It’s one thing doing things for your partner out of the goodness of your heart. But if you feel like you’re overexerting yourself, doing everything for your S.O. and get nothing in return, you could be in a codependent relationship. Unlike in a healthy relationship, which is mutually satisfying, people with codependency form and maintain relationships that are one-sided. If this sounds like you or your partner, you may be in a codependent relationship. Here are 10 other signs.
Codependency happens when the relationship becomes your sole source of identity. In other words, if you weren’t with this person, you’d feel lost and lonely. “If you find yourself always mentioning 'me and my boyfriend' and frequently cutting off plans with others that are important to you, then this should be a red flag to yourself,” explains Michal Naisteter, a professional matchmaker with Three Day Rule. “Make sure not to fall into the 'you complete me' trap. You should be complete on your own!”
We should all want to be with our partners and enjoy their company. “However, there is a level of independence necessary in healthy relationships that is missing in codependent relationships,” says Sarah E. Clark, a licensed therapist and relationship expert. “If you notice that you avoid going places or doing activities by yourself or with friends, then this is something you will want to address.”
Doing nice things for the ones we love is great until it goes too far. “If you notice that you only find happiness in doing things for your partner or trying to make them happy, chances are that you have developed an unhealthy pattern of codependence,” says Clark.
You need to discuss things with the person you’re in love with but also be capable of making your own decisions and not relying on them to make big decisions for you, explains relationship expert, divorce attorney and star of Untying the Knot on Bravo, Vikki Ziegler. “Codependent people are often unable to make their own independent decisions and have their own thoughts.”
This is a big sign you’re codependent because you can’t trust and allow your partner to go out without you. “It’s important to live individual lives within a relationship and give people the freedom to spend time with friends and family members,” says Ziegler.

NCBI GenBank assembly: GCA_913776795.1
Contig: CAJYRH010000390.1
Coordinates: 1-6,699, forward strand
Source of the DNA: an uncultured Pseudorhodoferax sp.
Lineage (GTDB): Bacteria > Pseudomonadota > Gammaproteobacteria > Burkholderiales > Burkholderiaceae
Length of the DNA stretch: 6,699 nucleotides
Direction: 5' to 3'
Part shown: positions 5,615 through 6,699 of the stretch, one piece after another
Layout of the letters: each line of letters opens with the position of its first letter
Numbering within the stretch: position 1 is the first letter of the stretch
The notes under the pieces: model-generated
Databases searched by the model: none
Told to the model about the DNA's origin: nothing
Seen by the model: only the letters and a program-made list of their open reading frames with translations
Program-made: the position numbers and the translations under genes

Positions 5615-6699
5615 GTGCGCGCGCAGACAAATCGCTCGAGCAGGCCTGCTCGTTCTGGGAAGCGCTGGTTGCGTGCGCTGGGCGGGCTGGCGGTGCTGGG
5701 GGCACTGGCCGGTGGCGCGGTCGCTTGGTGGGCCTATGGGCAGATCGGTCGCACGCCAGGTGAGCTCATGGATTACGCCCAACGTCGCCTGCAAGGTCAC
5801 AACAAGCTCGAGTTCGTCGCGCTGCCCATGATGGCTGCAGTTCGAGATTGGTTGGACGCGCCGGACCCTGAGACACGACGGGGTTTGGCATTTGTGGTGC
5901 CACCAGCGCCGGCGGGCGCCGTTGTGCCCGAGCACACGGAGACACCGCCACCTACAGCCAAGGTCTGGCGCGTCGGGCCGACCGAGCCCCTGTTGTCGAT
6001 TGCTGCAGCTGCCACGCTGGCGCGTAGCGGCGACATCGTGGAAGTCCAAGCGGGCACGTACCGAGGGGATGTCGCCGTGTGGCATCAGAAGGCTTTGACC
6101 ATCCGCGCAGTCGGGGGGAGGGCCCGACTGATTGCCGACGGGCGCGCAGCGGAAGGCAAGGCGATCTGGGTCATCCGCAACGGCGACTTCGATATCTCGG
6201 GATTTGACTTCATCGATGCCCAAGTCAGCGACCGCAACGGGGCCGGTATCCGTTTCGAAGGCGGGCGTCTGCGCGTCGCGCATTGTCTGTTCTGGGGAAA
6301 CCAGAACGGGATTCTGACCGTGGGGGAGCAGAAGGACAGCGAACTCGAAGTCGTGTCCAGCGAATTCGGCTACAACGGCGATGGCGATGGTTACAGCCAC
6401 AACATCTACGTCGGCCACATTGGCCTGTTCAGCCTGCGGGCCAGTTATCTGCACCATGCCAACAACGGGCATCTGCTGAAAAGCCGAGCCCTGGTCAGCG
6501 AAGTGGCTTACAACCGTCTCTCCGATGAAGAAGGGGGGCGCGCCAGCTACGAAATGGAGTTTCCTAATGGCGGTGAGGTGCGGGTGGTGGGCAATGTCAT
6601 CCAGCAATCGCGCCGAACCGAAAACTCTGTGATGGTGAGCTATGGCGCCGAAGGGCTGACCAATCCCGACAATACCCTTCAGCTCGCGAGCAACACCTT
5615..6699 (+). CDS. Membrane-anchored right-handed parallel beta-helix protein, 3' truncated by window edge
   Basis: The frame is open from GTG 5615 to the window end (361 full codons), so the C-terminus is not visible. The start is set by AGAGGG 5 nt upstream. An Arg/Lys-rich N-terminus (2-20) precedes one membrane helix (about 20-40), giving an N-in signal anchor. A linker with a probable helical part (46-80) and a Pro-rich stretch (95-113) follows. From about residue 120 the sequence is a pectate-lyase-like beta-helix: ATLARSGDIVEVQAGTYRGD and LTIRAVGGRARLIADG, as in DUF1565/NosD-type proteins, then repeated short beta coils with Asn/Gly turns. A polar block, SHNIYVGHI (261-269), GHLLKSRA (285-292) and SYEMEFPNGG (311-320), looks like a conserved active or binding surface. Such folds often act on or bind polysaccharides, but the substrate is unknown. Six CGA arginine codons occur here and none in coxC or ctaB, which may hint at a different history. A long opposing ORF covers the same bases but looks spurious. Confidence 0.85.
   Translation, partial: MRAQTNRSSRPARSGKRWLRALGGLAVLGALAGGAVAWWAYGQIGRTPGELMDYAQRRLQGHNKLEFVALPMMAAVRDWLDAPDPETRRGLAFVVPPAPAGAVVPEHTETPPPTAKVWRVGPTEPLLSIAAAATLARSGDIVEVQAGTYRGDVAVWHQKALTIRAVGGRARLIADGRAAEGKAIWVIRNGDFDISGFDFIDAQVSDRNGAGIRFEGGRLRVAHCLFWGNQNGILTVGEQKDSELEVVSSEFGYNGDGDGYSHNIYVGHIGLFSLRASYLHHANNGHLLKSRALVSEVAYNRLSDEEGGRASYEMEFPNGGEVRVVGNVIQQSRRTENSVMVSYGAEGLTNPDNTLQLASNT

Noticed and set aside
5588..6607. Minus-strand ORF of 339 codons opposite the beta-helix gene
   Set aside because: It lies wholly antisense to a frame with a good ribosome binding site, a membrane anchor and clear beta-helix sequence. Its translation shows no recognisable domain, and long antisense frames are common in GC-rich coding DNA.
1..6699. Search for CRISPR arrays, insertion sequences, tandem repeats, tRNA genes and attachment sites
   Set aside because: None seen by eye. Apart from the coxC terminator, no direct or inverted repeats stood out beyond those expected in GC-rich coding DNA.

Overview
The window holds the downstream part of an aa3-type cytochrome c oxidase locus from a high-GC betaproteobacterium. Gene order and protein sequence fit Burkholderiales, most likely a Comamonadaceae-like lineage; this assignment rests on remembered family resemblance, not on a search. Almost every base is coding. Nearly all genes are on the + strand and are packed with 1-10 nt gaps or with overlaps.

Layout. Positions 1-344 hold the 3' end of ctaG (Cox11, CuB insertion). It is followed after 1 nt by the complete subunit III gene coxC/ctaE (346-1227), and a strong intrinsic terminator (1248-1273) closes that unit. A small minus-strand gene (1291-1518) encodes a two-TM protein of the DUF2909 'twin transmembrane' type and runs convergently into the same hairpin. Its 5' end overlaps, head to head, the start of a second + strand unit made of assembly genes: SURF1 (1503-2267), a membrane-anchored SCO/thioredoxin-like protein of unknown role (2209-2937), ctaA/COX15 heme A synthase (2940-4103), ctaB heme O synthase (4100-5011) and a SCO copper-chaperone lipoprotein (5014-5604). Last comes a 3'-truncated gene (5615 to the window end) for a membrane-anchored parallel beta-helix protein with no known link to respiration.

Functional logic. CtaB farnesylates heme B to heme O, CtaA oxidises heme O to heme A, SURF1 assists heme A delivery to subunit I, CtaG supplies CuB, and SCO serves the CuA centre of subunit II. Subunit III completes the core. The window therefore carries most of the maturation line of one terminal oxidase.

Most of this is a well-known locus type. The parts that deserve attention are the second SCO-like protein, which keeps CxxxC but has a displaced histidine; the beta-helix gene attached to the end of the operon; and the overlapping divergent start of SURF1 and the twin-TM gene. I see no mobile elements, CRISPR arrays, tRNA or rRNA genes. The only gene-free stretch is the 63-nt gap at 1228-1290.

Sam Nabil, a licensed professional counselor, says this happens one of two ways. “Your partner deliberately isolates you from your support networks by discouraging social interaction and sometimes using verbal, emotional or even physical aggression to 'send a message' that social interactions are not welcomed.” Nabil also says you may feel so embarrassed by your situation in a codependent relationship that you isolate yourself out of fear of being humiliated and shamed by your friends and family.
Though something is really bothering you, you may not speak up for fear of your partner getting mad at you. “You feel and always give in to your partner's whims and demands. It’s important to have your own opinions in a relationship, stand up for your feelings and say no when appropriate,” explains Ziegler.
There is always a reason or excuse for quitting or being let go. This is putting a strain on financial stability so you are working harder — picking up extra work or taking a second job — to make ends meet. "This is a clear example of codependence — your partner is not pulling his/her weight and you are allowing it to happen by understanding and empathizing every time there is a job left and another excuse thrown out," says Laura MacLeod, a licensed social worker and founder of From the Inside Out Project. Your partner is encouraging the codependence by allowing you to do the work for both of you.
If you find yourself making excuses and "protecting" your partner's unhealthy and damaging behavior, it’s a sign you’re in a codependent relationship. “For example, we find a lot of partners in codependent relationships excusing behaviors like domestic violence, substance abuse, etc.,” says Nabil. In addition, he adds that people in codependent relationships often prefer to bite their tongue rather than have a conversation they believe will aggravate their partner or cause conflict.
Take a look at what you are physically doing in the relationship. "For example, if laundry is your task and you have time and don't mind doing it, OK. But, if you have two jobs, make meals and manage the household — while your partner works part time or not at all — then laundry should not fall to you, says MacLeod. “In a codependent relationship, it's the 'you're better at it than I am' mentality. In a healthy relationship, the clothes are clean when you get home from your overtime shift.”
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